Meet This Week’s Spirits Industry Influencer, AlcoholProfessor.com Contributor Brian Petro


Over the years, we’ve become followers of great writing around spirits, wine and beer. One of the better resources in the space is http://alcoholprofessor.com. One of the great writers on the site is Brian Petro. We’re proud to feature his interview with Sherman Mohr in this week’s industry influencer interview series. 

Meet Brian Petro. This info is found on Brian’s articles on AlcoholProfessor.com. Brian, a native of the great state of Ohio, found himself in the town of Dayton after graduating from the Cleveland Institute of Art. His path has wound through the design, education, and restaurant industries, all of them adding a little something to the overall flavor of his creative endeavors. The first time he stepped behind a bar, it felt like home. Ever since, he has absorbed all of the liquor knowledge he can find, from culture to history to recipes, and done his best to share what he knows with the world. Or, at least the readers of Dayton Most Metro, where he is the writer about all things cocktail. He also likes the word “Brilliant” too much and appreciates the beauty of winter more than most.

Sherman: Welcome Brian! I’m glad to have an opportunity to visit with you today. Tell our audience a little about how this passion for all things related to spirits and custom cocktails came about for you.

Brian: Thank you for the invite! I became curious about the spirit world in 2002, right after I was laid off from my design job. I started working at a local, independent comedy club (Jokers Comedy Café in Dayton, OH) as a server. As it is with every job I undertake, I wanted to know all about what I was working with, including the liquor. I would try different liquors at the end of the night, compare them, and start learning their history flavor profiles. This was about 2003 in Ohio, and the craft cocktail movement was not there yet. We were still enjoying the influx of all the craft beers coming out. At least I was.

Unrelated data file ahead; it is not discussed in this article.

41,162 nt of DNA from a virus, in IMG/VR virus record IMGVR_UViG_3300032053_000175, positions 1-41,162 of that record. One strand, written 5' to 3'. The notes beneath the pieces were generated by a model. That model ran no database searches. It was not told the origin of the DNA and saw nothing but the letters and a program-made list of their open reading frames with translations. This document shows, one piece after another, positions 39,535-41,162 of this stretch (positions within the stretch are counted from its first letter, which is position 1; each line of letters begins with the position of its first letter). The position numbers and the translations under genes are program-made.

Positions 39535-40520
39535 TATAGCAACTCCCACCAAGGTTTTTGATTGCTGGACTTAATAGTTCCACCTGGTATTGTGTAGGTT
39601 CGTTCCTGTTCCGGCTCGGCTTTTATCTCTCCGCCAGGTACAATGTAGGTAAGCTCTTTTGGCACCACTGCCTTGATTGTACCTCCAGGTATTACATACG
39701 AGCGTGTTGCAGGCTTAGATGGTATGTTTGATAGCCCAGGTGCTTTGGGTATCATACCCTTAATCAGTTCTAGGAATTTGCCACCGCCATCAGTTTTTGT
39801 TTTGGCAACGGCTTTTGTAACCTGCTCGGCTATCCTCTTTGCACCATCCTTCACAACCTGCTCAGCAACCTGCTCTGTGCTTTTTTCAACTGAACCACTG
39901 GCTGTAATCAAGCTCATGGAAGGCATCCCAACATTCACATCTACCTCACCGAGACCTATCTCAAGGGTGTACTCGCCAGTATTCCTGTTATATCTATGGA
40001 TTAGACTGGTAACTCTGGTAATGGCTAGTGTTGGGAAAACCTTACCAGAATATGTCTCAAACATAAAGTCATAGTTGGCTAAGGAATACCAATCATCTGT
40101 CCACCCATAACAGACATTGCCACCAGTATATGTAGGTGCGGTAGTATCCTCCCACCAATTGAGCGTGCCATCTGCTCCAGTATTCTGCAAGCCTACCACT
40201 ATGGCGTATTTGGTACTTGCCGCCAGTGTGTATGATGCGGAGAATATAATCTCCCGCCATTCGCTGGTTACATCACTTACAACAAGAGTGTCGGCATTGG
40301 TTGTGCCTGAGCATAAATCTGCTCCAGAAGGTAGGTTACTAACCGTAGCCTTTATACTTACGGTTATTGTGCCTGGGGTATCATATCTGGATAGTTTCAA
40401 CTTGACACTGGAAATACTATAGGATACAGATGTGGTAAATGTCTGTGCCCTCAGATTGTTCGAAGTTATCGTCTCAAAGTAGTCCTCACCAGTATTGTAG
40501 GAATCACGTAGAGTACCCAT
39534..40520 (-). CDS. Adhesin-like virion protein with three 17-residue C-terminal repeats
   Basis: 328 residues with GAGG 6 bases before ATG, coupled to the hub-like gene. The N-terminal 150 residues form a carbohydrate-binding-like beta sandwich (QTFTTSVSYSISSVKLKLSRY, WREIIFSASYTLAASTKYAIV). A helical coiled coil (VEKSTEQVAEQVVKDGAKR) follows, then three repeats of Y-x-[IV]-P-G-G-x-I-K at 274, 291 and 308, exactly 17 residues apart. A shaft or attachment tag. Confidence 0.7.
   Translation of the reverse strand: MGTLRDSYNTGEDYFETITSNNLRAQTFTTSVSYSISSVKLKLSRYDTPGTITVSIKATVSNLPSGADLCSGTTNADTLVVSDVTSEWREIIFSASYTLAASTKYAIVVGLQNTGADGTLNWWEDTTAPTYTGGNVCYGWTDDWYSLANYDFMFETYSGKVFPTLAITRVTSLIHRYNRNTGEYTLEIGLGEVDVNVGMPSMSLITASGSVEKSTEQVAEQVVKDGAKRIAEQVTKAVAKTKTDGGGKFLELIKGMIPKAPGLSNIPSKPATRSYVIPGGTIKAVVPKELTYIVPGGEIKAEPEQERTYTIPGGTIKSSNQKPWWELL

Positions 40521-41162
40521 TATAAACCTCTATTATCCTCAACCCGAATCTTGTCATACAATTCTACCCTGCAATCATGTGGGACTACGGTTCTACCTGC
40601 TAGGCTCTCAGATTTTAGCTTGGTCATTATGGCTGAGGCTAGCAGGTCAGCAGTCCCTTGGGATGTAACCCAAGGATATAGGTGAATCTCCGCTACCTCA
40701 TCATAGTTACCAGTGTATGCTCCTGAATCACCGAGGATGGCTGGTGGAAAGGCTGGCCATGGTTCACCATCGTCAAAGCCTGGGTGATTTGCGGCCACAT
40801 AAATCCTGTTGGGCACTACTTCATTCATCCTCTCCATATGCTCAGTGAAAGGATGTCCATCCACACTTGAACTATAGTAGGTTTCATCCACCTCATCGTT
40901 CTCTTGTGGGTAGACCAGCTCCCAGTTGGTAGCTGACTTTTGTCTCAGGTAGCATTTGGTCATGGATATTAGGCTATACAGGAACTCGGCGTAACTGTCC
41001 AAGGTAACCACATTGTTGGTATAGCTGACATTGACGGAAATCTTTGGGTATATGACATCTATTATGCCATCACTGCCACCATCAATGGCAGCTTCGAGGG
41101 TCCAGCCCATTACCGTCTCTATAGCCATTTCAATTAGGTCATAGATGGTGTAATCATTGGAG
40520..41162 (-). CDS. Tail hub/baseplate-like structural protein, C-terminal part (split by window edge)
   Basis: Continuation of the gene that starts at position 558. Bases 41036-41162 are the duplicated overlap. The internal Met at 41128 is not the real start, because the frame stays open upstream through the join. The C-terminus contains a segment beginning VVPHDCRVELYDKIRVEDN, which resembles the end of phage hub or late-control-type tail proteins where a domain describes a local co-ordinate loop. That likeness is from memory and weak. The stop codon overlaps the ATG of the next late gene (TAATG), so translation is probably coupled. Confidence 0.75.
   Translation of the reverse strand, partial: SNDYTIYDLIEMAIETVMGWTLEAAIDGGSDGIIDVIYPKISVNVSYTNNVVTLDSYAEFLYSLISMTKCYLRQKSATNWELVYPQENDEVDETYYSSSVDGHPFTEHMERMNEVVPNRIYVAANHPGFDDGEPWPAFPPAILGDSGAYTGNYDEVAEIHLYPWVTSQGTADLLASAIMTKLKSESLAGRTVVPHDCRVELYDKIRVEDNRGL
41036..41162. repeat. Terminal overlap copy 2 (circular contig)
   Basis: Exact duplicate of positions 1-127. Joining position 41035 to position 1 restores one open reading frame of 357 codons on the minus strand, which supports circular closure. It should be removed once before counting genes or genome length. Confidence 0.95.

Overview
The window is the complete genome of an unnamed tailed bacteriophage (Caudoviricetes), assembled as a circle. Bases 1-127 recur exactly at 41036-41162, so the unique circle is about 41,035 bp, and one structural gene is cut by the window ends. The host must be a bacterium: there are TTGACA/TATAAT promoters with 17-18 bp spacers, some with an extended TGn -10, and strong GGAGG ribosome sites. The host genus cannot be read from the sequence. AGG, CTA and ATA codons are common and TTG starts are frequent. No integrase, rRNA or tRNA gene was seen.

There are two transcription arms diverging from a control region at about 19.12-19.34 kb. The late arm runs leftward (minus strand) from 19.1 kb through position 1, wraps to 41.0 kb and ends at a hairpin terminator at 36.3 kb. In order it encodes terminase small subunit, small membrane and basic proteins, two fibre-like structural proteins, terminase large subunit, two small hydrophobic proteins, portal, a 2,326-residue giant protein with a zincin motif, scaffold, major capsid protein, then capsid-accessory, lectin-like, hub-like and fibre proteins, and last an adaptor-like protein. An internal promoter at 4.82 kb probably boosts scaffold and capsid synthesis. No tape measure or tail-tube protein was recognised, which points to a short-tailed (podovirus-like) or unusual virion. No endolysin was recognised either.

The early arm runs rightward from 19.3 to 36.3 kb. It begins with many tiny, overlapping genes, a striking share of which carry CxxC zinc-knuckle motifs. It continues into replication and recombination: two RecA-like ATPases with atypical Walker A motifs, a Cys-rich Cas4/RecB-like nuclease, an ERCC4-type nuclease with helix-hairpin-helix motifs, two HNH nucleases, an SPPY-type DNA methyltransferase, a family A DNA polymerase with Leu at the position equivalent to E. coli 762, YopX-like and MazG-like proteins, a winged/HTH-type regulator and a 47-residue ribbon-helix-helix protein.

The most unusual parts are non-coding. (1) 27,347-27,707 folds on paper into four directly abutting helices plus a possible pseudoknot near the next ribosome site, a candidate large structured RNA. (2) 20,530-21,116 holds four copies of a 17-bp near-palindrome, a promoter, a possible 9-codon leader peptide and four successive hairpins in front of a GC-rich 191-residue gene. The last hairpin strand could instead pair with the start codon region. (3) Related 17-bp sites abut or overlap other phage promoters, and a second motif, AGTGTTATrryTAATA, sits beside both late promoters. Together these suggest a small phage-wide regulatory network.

My first cocktail book was The Craft of the Cocktail by Dale DeGroff. It was a revelation. Those are the drinks I started with, and started introducing to the Funny Bone Comedy Club, which is where I had moved to after Jokers closed.

Sherman: When did you first meet the folks at Alcohol Professor and how did you become a contributor for them? 

Brian: I had been following Alcohol Professor for a bit, and they put out a call for authors. I had been writing for Dayton Most Metro, mainly about alcohol but with some social media, and submitted a few of my pieces. Amanda Schuster contacted me and asked if I would write a story about grapefruit. It went well, and I have been writing there ever since.

Sherman: Tell us about your area and Dayton. You’re not exactly in a mecca of cocktail culture but you’re fighting the good fight for great food and custom cocktails. Is there a “tribe” or “community” there in your town that speaks your language? 

Brian: Ohio is a very underrated cocktail state. There are amazing cocktail bars in the three C’s (Cleveland, Cincinnati, and Columbus) and the word is spreading quickly. Dayton has some excellent bars with cocktails in them, like Salar, Coco’s Bistro, and Lily’s Bistro. The Century Bar not only has top notch cocktails, it has also been recognized repeatedly as one of the best bourbon bars in the country. Many of the bartenders in this city have the same passion, curiosity, and talent you would find in any bar on the coast.